After checking the absence of normality in the variables with the Shapiro–Wilk test using SPSS v.20.0 (SPSS Inc., Chicago, IL, USA)., permutational analysis of variance (PERMANOVA) test was performed in all samples. Univariant PERMANOVA test was carried out using R software (R Foundation for Statistical Computing, Vienna, 2012) and euclidean distances. Multivariant PERMANOVA test and pairwise test using Bray–Curtis similarity was implemented on PRIMERe Permanova + (PRIMER-E Ltd, Plymouth, UK), as well as resemblance matrixes. Pre-treatment analysis (square roots) were performed prior to the implementation of PERMANOVA and Resemblance Matrix tests due to considerable differences in bacterial abundance. In all PERMANOVA analyses, 9999 permutations of the residuals under the full model were used. A p value of 0.05 was considered to determine statistical differences unless otherwise indicated.
Principal coordinate analysis (PCoA) based on Bray–Curtis distances were implemented in PRIMERe Permanova+, while principal component analysis (PCA) was performed using Statgraphics Centurion XVII (Statpoint Technologies, Inc., Warrenton, VA, USA) and R software (R Foundation for Statistical Computing, Vienna, 2012).
Lastly, Linear discriminant analysis Effect Size (LEfSe) was carried out using Python 3.7.6, considering a p value of 0.05 and LDA of 248. To facilitate graphical representation and reduce the number of shown features in soil samples, p value and LDA were adjusted to 0.01 and 3.5 respectively.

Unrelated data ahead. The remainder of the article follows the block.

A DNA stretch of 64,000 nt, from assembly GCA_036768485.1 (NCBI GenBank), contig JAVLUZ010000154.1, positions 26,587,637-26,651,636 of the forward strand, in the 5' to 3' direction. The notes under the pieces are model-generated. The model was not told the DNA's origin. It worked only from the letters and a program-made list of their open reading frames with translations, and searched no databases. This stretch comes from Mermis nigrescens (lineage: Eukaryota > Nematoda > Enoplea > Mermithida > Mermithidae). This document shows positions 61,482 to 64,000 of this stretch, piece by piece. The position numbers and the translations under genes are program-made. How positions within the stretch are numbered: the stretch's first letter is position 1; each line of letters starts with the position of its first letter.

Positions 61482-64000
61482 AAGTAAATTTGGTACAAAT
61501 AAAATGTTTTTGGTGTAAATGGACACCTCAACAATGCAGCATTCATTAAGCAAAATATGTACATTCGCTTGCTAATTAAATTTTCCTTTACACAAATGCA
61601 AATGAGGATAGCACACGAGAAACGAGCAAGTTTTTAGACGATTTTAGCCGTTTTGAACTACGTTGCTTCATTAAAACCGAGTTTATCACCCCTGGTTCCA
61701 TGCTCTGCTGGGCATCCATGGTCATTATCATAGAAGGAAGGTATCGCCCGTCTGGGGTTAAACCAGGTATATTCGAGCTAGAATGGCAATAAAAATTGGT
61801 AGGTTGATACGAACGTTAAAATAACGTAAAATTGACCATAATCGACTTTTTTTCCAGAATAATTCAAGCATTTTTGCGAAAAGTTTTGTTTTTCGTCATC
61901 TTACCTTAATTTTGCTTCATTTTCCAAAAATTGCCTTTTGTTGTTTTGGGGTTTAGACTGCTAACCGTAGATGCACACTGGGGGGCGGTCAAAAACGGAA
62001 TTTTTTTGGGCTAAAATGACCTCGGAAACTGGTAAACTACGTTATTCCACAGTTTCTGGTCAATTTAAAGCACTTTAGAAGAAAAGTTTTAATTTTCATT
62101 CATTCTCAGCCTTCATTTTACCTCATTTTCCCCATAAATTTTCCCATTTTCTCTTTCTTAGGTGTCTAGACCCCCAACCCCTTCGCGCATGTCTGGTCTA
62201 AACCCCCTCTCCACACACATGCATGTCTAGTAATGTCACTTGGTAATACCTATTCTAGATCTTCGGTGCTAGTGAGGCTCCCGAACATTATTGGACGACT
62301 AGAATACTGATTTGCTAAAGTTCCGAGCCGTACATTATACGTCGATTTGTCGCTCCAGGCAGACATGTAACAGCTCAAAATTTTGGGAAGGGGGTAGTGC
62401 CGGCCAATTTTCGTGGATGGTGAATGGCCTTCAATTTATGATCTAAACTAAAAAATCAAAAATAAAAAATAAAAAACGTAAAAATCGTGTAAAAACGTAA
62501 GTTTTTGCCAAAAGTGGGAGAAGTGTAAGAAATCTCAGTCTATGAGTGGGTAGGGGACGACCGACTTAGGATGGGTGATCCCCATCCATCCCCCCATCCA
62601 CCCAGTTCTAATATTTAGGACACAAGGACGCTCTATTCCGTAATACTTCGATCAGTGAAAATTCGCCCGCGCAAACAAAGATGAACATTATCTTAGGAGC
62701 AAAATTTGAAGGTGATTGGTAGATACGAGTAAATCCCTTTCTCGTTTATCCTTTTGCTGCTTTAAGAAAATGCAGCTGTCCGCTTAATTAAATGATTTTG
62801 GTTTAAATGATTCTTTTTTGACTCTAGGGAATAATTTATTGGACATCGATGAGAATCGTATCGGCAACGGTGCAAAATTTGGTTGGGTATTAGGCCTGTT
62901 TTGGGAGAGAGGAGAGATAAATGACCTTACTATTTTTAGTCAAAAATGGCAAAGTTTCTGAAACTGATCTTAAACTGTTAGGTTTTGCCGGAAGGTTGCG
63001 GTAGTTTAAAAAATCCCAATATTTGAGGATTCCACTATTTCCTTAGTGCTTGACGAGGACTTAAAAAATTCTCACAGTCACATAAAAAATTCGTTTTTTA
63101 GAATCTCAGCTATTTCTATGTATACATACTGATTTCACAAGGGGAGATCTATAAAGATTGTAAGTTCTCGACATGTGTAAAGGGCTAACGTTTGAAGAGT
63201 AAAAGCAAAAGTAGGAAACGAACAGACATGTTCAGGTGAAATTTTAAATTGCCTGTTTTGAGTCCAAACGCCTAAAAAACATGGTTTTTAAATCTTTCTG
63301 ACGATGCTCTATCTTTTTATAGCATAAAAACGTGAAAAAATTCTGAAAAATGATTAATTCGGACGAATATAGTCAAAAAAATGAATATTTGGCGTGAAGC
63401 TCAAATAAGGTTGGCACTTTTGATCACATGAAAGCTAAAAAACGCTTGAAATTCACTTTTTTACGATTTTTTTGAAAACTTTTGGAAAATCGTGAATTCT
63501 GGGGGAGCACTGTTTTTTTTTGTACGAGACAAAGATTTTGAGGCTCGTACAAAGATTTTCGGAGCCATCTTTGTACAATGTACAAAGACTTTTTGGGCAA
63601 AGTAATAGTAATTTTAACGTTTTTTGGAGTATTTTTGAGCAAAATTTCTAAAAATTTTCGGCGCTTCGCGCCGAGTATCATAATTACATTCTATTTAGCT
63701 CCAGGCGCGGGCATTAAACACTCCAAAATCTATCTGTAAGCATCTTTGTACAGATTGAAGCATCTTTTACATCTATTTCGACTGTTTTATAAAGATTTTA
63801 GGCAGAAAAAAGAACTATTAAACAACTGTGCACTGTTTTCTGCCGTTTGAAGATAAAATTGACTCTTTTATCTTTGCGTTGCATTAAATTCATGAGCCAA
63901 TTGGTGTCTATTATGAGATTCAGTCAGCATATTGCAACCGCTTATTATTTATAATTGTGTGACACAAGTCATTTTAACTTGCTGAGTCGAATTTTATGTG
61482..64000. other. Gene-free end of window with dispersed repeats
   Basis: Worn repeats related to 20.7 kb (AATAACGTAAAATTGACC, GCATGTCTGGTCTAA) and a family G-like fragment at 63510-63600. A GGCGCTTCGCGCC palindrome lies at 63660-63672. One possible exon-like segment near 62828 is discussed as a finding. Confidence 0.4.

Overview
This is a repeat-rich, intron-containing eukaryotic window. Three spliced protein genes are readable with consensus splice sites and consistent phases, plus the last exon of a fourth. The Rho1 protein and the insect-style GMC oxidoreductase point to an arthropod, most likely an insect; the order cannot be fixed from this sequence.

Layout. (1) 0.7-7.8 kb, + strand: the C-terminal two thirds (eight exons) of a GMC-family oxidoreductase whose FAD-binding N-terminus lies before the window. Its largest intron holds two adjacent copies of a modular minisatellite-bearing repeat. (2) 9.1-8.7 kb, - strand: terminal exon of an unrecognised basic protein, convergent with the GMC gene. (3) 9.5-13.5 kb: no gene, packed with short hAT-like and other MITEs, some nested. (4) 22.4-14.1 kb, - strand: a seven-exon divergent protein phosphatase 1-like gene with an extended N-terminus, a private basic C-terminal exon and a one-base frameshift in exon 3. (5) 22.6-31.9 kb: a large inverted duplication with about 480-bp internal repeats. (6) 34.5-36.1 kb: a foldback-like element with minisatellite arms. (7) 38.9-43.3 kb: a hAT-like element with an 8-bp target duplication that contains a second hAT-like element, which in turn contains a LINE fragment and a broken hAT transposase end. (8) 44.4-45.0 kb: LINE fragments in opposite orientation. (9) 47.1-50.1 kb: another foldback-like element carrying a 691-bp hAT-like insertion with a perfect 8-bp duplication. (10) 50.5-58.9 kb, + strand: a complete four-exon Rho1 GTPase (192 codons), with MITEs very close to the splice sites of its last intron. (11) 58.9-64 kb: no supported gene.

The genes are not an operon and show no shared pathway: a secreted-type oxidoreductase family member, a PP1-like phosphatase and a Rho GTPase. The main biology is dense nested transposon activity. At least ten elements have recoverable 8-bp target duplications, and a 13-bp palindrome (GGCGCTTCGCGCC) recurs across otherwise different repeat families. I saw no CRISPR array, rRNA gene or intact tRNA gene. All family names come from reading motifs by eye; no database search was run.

All saliva samples were collected from volunteers and written informed consent was obtained from all participants according to the ethical guidelines approved by the Regional Health Authority (Junta de Andalucía, PEIBA: 0699-N-20).
All datasets supporting the conclusions of this article are available in the Sequence Read Archive (SRA) of the National Centre for Biotechnology Information (NCBI) under the bioproject number PRJNA612815 (SRA numbers SRR11321553-SRR11321728). For further information on SRA and Biosample accession numbers, refer to Supplementary File 8. Authors can confirm that all relevant data are included in the article and/or its supplementary information files.
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This work was financially supported by the Ministry of Economy and Competitiveness of Spain co-financed with European Regional Development Funds (References: CGL2015-71709-R and SAF2015-71714-R) and the fellowship PEJ2018-004702-A. The European Union also collaborated in the funding of this study (Euronanomed programme, Reference: TARBRAINFECT, and Innovative Medicines Initiative IMI2, Reference: 3TR-831434), as well as the Health Institute Carlos III as the local management institution (Reference: AC18/00008). A.S.L. and V.S.M. were supported by a fellowship from the Ministry of Education, Culture and Sport (FPU 17/05413 and FPU 16/05822), and the results presented in this article are part of A.S.L’s doctoral thesis. M.O.G acknowledges for the funds received by the F.P.U. fellowship provided by University of Almería.
The authors declare no competing interests.
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Soriano-Lerma, A., Pérez-Carrasco, V., Sánchez-Marañón, M. et al. Influence of 16S rRNA target region on the outcome of microbiome studies in soil and saliva samples. Sci Rep 10, 13637 (2020). https://doi.org/10.1038/s41598-020-70141-8